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Buzzards Bay in Bourne in Barnstable County, Massachusetts — The American Northeast (New England)
 

Comassakumakanit

 
 
Comassakumakanit Marker image. Click for full size.
Photographed By Bryan Simmons, July 2012
1. Comassakumakanit Marker
Inscription.  Long before the first European settlements in the Herring River Valley, a band of Wampanoag Indians lived in this area. The seasonal village called Comassakumakanit, stood beside Megansett Waye, an important trading path linking Cape and the mainland. When the river was dredged to create the canal, logs were found in the streambed, marking the old crossing of Megansett Waye.

Arrowheads found during construction of this trail indicate that the Wampanoag hunted dear and small game in this hilly area. In addition the Indians relied upon the nearby Herring Run as a direct source of food and to fertilize their crop of corn and beans - a practice later adapted by Pilgrim farmers.

Staghorn Sumac, the low tree surrounding you, provided a refreshing drink made from its red berries, only one of the many fruits important to the Indian diet.
 
Erected by U.S. Army Corps of Engineers.
 
Topics. This historical marker is listed in these topic lists: Native AmericansSettlements & Settlers.
 
Location. Marker has been reported missing.
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It was located near 41° 46.321′ N, 70° 33.779′ W. Marker was in Bourne, Massachusetts, in Barnstable County. It was in Buzzards Bay. Marker could be reached from Scenic Highway (U.S. 6), on the right when traveling north. Marker is located in the Herring Run Recreation Area. Touch for map. Marker was at or near this postal address: 810, Buzzards Bay MA 02532, United States of America. Touch for directions.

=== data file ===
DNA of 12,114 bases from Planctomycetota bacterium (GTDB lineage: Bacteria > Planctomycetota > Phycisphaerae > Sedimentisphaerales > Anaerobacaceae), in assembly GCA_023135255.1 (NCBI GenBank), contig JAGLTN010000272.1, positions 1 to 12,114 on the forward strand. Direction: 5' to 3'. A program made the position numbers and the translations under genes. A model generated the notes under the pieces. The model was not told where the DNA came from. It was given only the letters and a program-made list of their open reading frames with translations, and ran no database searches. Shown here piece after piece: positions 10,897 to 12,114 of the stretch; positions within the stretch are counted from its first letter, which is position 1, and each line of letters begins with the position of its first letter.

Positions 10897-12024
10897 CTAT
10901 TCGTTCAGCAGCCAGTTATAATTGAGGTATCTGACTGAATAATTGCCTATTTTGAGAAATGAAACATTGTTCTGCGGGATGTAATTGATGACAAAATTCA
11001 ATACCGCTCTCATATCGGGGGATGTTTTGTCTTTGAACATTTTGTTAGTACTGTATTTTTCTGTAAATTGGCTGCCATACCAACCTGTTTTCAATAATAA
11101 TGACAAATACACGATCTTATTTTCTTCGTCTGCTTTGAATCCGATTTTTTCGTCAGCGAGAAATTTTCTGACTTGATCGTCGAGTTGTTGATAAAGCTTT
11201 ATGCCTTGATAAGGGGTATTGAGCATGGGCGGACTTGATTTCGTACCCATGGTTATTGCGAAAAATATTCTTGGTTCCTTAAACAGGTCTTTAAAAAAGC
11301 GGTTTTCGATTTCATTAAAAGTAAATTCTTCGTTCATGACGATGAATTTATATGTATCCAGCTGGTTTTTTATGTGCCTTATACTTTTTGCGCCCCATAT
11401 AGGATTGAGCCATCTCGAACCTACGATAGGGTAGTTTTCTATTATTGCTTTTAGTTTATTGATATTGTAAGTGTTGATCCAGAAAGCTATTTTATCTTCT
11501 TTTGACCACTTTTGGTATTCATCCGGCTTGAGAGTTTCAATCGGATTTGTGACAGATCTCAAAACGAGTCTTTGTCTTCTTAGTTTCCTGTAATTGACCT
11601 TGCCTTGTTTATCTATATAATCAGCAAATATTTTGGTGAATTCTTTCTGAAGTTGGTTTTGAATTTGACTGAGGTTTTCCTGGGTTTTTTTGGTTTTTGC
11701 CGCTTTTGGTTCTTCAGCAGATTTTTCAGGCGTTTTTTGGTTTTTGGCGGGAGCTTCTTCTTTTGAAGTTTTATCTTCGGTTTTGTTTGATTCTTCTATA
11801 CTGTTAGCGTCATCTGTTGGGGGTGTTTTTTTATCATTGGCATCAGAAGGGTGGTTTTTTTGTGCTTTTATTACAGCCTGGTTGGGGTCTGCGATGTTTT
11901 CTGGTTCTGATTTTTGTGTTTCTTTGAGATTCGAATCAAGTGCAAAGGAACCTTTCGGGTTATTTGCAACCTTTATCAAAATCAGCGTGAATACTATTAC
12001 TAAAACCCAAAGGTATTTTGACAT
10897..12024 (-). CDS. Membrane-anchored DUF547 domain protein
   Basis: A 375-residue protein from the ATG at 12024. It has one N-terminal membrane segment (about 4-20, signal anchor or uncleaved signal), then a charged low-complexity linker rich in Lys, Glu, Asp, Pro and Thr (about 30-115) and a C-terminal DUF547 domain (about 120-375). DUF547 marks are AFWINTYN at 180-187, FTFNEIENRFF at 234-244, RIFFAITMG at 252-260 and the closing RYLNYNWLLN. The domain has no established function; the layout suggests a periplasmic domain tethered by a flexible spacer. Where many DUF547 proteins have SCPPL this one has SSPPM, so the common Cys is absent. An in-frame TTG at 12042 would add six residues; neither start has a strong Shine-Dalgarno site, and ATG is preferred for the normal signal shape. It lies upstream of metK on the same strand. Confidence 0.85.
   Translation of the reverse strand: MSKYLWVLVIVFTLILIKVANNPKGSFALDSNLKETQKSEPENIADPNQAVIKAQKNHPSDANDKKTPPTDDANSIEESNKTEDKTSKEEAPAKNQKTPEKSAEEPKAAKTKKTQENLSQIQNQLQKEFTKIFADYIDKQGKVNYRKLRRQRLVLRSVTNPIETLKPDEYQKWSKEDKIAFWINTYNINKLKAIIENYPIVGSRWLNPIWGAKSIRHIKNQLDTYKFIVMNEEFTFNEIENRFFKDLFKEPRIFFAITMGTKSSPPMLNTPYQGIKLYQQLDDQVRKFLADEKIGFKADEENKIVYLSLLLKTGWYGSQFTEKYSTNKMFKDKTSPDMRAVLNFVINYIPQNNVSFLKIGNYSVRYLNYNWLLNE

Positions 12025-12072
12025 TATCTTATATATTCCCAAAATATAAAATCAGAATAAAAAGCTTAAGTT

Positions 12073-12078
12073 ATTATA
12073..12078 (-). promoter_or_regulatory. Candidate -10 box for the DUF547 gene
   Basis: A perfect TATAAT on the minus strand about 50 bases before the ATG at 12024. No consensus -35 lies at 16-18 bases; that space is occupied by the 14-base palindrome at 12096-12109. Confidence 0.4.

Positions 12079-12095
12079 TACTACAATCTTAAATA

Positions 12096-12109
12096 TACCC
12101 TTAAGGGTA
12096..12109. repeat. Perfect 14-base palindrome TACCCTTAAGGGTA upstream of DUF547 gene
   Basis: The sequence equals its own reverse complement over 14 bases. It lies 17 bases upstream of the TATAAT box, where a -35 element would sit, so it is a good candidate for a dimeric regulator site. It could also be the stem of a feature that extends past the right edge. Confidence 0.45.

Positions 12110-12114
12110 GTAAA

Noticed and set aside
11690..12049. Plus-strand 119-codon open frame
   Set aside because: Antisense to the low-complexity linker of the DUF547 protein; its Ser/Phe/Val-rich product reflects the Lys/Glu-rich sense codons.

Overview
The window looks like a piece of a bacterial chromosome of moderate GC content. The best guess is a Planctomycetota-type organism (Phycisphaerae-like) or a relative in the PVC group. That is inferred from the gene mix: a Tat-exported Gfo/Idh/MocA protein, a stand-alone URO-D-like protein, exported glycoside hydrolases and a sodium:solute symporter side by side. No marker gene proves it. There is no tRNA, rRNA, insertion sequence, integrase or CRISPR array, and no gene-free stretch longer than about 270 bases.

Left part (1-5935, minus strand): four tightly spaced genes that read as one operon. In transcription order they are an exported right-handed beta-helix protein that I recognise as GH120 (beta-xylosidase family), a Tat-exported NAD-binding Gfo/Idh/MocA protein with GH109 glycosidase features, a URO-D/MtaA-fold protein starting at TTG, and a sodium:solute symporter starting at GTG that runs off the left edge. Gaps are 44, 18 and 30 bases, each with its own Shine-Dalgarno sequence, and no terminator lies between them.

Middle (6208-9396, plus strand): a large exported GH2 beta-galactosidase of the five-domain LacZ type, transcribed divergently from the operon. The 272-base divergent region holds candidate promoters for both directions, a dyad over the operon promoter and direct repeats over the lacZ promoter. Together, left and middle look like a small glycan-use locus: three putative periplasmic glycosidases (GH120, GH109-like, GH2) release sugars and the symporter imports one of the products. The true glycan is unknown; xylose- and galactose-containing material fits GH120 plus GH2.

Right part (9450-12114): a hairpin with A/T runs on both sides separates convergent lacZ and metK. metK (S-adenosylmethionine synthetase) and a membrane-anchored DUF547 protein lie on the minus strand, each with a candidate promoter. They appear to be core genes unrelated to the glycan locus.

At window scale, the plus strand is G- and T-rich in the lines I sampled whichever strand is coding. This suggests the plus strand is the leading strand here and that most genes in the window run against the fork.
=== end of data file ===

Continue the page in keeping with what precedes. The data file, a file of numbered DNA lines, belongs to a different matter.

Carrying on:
Other nearby markers. At least 8 other markers are within 3 miles of this location, measured as the crow flies. Burying Hill (approx. 0.2 miles away); Still on Patrol (approx. ¼ mile away); Cape Cod Canal (approx. half a mile away); August Belmont (approx. half a mile away); William Barclay Parsons (approx. half a mile away); Monica Dickens Stratton (approx. half a mile away); a different marker also named The Cape Cod Canal (approx. 0.8 miles away); Edmund Freeman Saddle & Pillion Burial Ground (approx. 2.3 miles away).
 
Comassakumakanit Marker image. Click for full size.
Photographed By Bryan Simmons, July 2012
2. Comassakumakanit Marker
 
 
Credits. This page was last revised on June 10, 2023. It was originally submitted on July 15, 2012, by Bryan Simmons of Attleboro, Massachusetts. This page has been viewed 789 times since then and 18 times this year. Last updated on June 10, 2023, by Greg Golfomitsos of East Sandwich, Massachusetts. Photos:   1, 2. submitted on July 15, 2012, by Bryan Simmons of Attleboro, Massachusetts. • J. Makali Bruton was the editor who published this page.

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Apr. 20, 2024